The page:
By James Eiloart, VP EMEA, Tableau Software

Businesses have access to more data than ever, collectively generating 2.5 billion gigabytes of information per day globally. Organisations are drowning in a deluge of data from email, research, website analytics, infrastructure logs, sensors, and numerous other sources. But this data is only valuable to a business when it can be used to inform decision making.

In rapidly evolving markets, where high-pressure decisions have to be made almost instantly, one of the strongest weapons in the corporate arsenal is data analytics.

This is why business intelligence has taken on new importance in the corporate agenda in companies of all sizes. Traditionally, the business intelligence industry was built primarily to serve large firms that could afford a full suite of software and large teams of number-crunching analysts. Since then, the industry has evolved, technology has improved, and software has become more agile, nimble, and powerful. What this means is that business intelligence solutions are not just accessible to large enterprises and multi-nationals, but also to small and medium-sized businesses. Companies already have access to the data they need to solve business problems, but managers simply don’t know the most effective way to use this information when confronted with a huge spreadsheet or database and no context.

A new suite of software capitalises on “the visual”, turning data into aesthetically stunning graphical representations so business users can instantly identify trends and share reports that their colleagues can make sense of. If any of the variables are tweaked, the entire visualisation adapts, making it easier for people to make connections and draw conclusions based on what the raw data is telling them, in real time.

These visual data discovery tools are expected to grow 2.5 times faster than rest of the business intelligence market, according to IDC’s most recent prediction. Just as the industry noted the quick adoption of DIY data collection in recent years, we are now seeing the development of self-service data exploration, analysis, and visualisation products. Self-service business intelligence offers a customisable way to extend the depth and reach of analysis, while also creating a decision-making environment for everyone on staff. And being self-service, the products are much more accessible to firms lacking an analytics department staffed by statisticians.

Smaller businesses are agile by definition, having to bob and weave within their respective industries. With data visualisation, firms can find quick answers to simple questions that help mould business decisions that work. For instance, Shopitize, a UK-based direct-to-consumer mobile promotional platform, started off as a robust, tight-knit small business. Using the Shopitize mobile app, shoppers browse the offers and scan the product barcode in-store. Once the receipt is uploaded to the Shopitize app, shoppers receive cash rewards directly to their bank account. This real-time view of consumers’ shopping baskets is used by Shopitize’s brand partners to optimise campaigns in real-time and increase marketing return on investment.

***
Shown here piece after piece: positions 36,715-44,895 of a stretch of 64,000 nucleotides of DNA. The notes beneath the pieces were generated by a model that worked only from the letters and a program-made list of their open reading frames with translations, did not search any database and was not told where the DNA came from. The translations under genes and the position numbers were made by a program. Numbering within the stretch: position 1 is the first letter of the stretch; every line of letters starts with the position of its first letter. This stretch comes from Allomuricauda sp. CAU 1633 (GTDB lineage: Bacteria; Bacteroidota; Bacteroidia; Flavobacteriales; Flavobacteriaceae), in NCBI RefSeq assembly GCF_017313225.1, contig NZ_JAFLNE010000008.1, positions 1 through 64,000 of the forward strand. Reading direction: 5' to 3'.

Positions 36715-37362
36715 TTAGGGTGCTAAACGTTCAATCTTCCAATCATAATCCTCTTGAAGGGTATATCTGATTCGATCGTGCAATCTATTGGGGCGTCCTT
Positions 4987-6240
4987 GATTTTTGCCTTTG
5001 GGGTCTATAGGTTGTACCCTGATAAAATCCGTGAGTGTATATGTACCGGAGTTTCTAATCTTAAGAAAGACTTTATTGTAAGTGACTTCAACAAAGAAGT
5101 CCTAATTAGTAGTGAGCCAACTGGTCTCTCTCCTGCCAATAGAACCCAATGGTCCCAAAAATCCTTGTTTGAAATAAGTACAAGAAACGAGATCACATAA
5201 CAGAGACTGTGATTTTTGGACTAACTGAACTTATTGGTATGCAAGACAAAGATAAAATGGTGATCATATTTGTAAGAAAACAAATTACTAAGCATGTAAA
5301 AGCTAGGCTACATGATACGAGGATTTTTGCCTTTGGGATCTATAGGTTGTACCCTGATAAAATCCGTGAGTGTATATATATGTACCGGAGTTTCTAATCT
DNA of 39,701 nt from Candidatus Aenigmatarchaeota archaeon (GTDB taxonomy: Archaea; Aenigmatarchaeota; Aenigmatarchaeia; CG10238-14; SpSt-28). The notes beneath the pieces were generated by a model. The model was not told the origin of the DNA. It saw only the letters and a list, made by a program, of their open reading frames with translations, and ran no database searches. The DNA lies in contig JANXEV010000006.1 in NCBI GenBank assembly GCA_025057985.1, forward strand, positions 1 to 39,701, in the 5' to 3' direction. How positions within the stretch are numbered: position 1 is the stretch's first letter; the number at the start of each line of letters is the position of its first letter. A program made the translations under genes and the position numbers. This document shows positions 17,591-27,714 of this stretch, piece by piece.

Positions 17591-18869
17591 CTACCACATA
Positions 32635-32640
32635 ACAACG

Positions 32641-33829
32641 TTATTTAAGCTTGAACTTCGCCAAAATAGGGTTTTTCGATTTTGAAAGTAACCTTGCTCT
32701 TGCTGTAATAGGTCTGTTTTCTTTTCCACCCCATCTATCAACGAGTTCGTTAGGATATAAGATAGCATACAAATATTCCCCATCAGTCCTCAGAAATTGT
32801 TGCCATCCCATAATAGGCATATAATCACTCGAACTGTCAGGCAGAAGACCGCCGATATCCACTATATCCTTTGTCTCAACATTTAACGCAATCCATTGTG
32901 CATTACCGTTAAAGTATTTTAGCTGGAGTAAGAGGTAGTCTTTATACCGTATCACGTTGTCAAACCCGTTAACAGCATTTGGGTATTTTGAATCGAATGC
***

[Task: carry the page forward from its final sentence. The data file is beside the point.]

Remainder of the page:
Understandably, it took Shopitize a significant amount of time to make sense of this large-scale and complex retail data.

They turned to interactive visualisations to make the most of data, creating detailed reports on consumer buying habits across the six major UK supermarkets—all based on the original shopping receipts. The intelligence about what customers are buying, when and alongside which other products is all wrapped up in a visual, easy to understand format, and is used by brand owners to improve key areas such as marketing spend and stock levels.

Small and medium sized businesses rely on efficient time and resource management, and visual data discovery to deliver just that: from allowing employees instant access to the information they need, to cutting down red tape around otherwise straightforward operational decisions. It’s easier for business users to digest and react to data when they see it mapped out visually. With the right tools, anyone, at any level of a business can play with data and draw their own business conclusions from it, without having to undergo years of training. This is crucial, as the onus for accountability and performance increasingly lies on every employee across the business - not just those with “analyst” in their titles.

More often than not, the IT department is a one-man show in smaller firms, and by encouraging all employees to make evidence-based decisions centred on their own analysis of the company’s data, the IT staff can be left to optimise business-critical operations. Similarly, C-suite executives can have instant access to the functions and output of deployed projects on hand for when they need to take stock of performance. Employees can pitch ways to tackle issues that would have otherwise remained in the boardroom. This self-service approach to data analytics empowers everyone to drive their organisations forward from the bottom up, and is open to all sizes of business who appreciate making data-informed decisions.